Minority 12th graders have a strong interest in STEM, which is encouraging. But the data also indicates a lower proficiency in Math, which could be a barrier to pursuing a career in technology.

The problem is not limited to women and minorities. Of all students who enter college as STEM majors, data show that only about half choose to work in STEM after graduation.

This is truly unfortunate, because while the job market as a whole is tight, the demand for applicants with STEM degrees such as computer science is very high.

The Labor Department predicts that by 2020 there will be nearly one and a half million computer specialist job openings. Yet U.S. universities will produce qualified graduates for less than a third of those jobs.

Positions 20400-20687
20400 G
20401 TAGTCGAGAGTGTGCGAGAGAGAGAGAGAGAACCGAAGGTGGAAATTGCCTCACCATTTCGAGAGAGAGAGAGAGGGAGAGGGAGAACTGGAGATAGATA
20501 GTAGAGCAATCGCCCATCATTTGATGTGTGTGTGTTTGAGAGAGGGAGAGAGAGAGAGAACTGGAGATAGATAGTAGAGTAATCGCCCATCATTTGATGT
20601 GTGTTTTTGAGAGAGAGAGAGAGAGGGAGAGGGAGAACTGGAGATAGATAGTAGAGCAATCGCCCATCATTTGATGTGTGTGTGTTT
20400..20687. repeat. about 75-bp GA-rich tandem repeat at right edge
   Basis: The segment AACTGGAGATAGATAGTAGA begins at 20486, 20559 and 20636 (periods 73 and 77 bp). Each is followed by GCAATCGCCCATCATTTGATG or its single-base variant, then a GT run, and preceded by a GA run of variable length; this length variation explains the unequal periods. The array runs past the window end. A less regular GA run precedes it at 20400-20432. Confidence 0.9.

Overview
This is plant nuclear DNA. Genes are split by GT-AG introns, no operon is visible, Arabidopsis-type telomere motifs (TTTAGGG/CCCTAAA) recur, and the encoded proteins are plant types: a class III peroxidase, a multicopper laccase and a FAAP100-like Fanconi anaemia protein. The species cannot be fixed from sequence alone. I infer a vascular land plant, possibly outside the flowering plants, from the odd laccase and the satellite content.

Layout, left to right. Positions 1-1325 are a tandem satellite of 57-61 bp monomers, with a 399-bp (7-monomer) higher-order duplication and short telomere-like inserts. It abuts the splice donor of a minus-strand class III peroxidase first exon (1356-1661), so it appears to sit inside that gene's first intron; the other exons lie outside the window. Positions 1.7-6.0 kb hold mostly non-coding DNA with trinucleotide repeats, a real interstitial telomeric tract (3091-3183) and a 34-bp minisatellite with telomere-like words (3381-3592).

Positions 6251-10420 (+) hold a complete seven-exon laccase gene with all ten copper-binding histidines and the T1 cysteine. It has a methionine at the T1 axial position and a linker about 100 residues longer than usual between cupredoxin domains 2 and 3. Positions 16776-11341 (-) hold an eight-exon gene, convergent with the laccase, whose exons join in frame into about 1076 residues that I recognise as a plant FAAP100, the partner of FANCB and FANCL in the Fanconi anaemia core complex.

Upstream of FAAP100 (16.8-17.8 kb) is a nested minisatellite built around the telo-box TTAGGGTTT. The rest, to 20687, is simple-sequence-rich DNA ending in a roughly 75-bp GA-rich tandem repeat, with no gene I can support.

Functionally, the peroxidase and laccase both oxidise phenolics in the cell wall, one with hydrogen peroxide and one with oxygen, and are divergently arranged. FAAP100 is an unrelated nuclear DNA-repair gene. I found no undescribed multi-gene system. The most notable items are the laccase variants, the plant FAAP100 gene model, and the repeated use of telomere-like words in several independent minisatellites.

Overall, the number of students interested in STEM falls short of what our nation needs to propel our economy, to protect our national security and sustain our leadership in an increasingly competitive world.

Clearly, it’s in the best interests of our economy and our country that more young people, particularly women and minorities, gravitate to STEM careers and stick with them.  

We need these students, we need to encourage them, nurture and mentor them. Not only for our society – but also, because STEM is where the jobs are. And by the way, these are generally higher paying jobs than average.

So, how can we make this happen?

Debates abound as to why women don’t gravitate to STEM as readily as other fields. I don’t believe as some might that it’s due to some genetic inclination. Rather, I think it’s more a factor of not being exposed at an early age. We’re not encouraged to believe that science and technology are fun.